viaFuture Strategy
With "via" Strategy and Models [Link to Full Paper]
     As we look around us in America and the world, we should be concerned.  Much of what is important to us is already broken or is endangered, much of it unnecessarily so.  If we are to achieve a better future, we need to use a “next generation” strategy for solving large problems and creating and sustaining positive, large scale change.  The “via” strategy set is one proposed “next generation” strategy.   
     First, let me suggest that our “mission” should be to build a better future.  Our “vision” should be to achieve a positive, sustainable future and preferably a thriving future for all forever.    But how do we do it?  Thirty years of work at the national and local levels has convinced me that most current policy and strategy models are too limited in scope for addressing today’s problems and wholly inadequate for succeeding with a much more challenging future. 
     Generally, current policy and strategy models fail to learn from past failures and fall far short of being next generation.     Next generation policy and strategy models must succeed with a future world that is at high risk with threats to its sustainability, is large and broad of scope, is complex, is highly interactive and interdependent, will depend heavily on what people do, and will change with or without us. 
     Many people, with good intentions are trying to fix large problems and build a better future.  That is good news, to some extent.  Unfortunately, that includes much bad news unless we change our approach.  Most people are focused on single issue areas, e.g. housing, health, income, transportation, education, plant/animal habitat, climate, natural resources.  Most are focused on only a part of a single issue area.  Most treat people as parts rather than whole persons.   If successful, most make some progress in the near term and relatively little for the longer term.  Most waste valuable resources and reach less than optimal near and long term solutions because they do not coordinate their work with that being done in related issue areas. 

viaFuture strategy model

      No single strategy, model or tool by itself will help us do all this.  But a core set of “next generation” strategies, models and tools together can help if it: is effective for individual and cross-cutting issues, can incorporate and work well with other effective strategies, models and tools is effective as a coordinated approach for addressing the “systems” and “wholes” requirement, and can effectively address the future and adjust to and sustain the future.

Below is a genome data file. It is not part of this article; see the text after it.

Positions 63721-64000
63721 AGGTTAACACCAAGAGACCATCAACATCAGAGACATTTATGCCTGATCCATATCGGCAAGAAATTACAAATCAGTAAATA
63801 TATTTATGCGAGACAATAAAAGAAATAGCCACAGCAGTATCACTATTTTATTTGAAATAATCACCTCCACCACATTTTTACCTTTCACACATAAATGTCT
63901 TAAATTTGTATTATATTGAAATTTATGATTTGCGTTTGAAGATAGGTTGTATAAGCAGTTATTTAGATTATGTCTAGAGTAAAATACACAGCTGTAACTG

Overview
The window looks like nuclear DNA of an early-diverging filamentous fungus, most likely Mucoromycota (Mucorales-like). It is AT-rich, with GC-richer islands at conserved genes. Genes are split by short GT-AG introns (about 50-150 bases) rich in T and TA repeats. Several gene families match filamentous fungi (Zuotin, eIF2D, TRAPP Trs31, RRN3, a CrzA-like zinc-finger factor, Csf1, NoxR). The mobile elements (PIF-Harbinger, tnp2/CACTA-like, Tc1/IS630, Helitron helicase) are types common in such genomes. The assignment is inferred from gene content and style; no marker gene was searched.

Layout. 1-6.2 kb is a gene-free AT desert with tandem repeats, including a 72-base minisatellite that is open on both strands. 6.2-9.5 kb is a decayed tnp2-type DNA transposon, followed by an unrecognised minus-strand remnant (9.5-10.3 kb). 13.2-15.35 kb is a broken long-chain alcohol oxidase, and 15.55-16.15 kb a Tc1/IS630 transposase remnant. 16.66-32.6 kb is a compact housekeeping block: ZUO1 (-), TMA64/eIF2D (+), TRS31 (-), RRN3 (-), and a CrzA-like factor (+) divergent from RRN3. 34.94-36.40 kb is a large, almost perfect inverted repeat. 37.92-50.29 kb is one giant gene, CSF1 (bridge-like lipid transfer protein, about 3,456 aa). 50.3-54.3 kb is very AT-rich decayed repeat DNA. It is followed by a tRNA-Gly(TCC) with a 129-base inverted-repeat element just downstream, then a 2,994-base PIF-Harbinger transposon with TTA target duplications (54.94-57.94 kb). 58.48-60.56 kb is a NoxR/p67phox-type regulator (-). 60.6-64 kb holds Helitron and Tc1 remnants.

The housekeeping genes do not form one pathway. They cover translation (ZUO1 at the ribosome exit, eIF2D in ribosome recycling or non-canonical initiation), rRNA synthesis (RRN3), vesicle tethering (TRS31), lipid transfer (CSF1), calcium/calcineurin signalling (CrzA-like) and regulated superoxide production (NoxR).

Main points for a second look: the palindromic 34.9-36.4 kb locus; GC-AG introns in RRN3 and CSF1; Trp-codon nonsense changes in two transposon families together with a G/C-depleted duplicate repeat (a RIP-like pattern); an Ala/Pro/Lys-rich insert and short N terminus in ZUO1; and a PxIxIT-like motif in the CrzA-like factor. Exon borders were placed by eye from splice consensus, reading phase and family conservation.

Just such a core set is being proposed here.  This core set is labeled “via”, a term whose definition is “by way of, through the medium or agency of, or by means of.”  The “via” overall strategy and core set is explored here along with three areas of potential application: 

  • Health, a large, complex, individual issue area, where it has already been applied.

  • Vulnerability, a large complex cross-cutting issue area, where it is being explored to develop coordinated strategy and policy.

  • Whole communities, whole nations and whole broader areas where it is being explored to develop coordinated strategy and policy.

     As suggested, potential “next generation” models do exist for strategy at system (issue area, community, nation, broader area) and person levels. The “via” strategy -- a core set and system of supportive models addressing persons, systems, motivation, ability, behavior, performance and its improvement, process measures, and, most importantly, positive outcomes and improved status – is one proposed approach.

     All this can be helpful, but solving a community’s, a nation’s or broader area (e.g. a region or larger) problems takes more than this.   We need “next generation” strategy.  But what does it mean to be “next generation”? 
     First, “next generation” strategy must focus on whole “persons” -- individuals with unique abilities, motivation, and behaviors uniquely affected by and affecting their “environment.”  After all, it is people who create most problems and it is people who can and should fix the problems, create and sustain positive, large scale change, and build a better future.
     Second, “next generation” strategies need to be much more effective at addressing the important issue areas, especially large, complex ones.
     Third, “next generation” strategies need to effectively handle the cross-cutting issues of a highly interactive and interdependent world.
     Fourth, “next generation” strategy and policy must tackle issues as a system (e.g. a health system, a resource system, a community) interacting with other systems and within larger systems (e.g. communities, nations, world).
     Fifth, “next generation” strategies need to effectively handle whole “systems”, including whole persons, whole communities, whole nations, and, whole broader areas.
     Sixth, “next generation” strategies need to effectively handle the future in terms of sustaining whatever progress we make and adjusting to a changing future.
    Seventh, “next generation” strategies need to include and be effective at both the strategic and operational levels to achieve target outcomes/status and to ensure sustainability.  

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viaFuture Strategy......................

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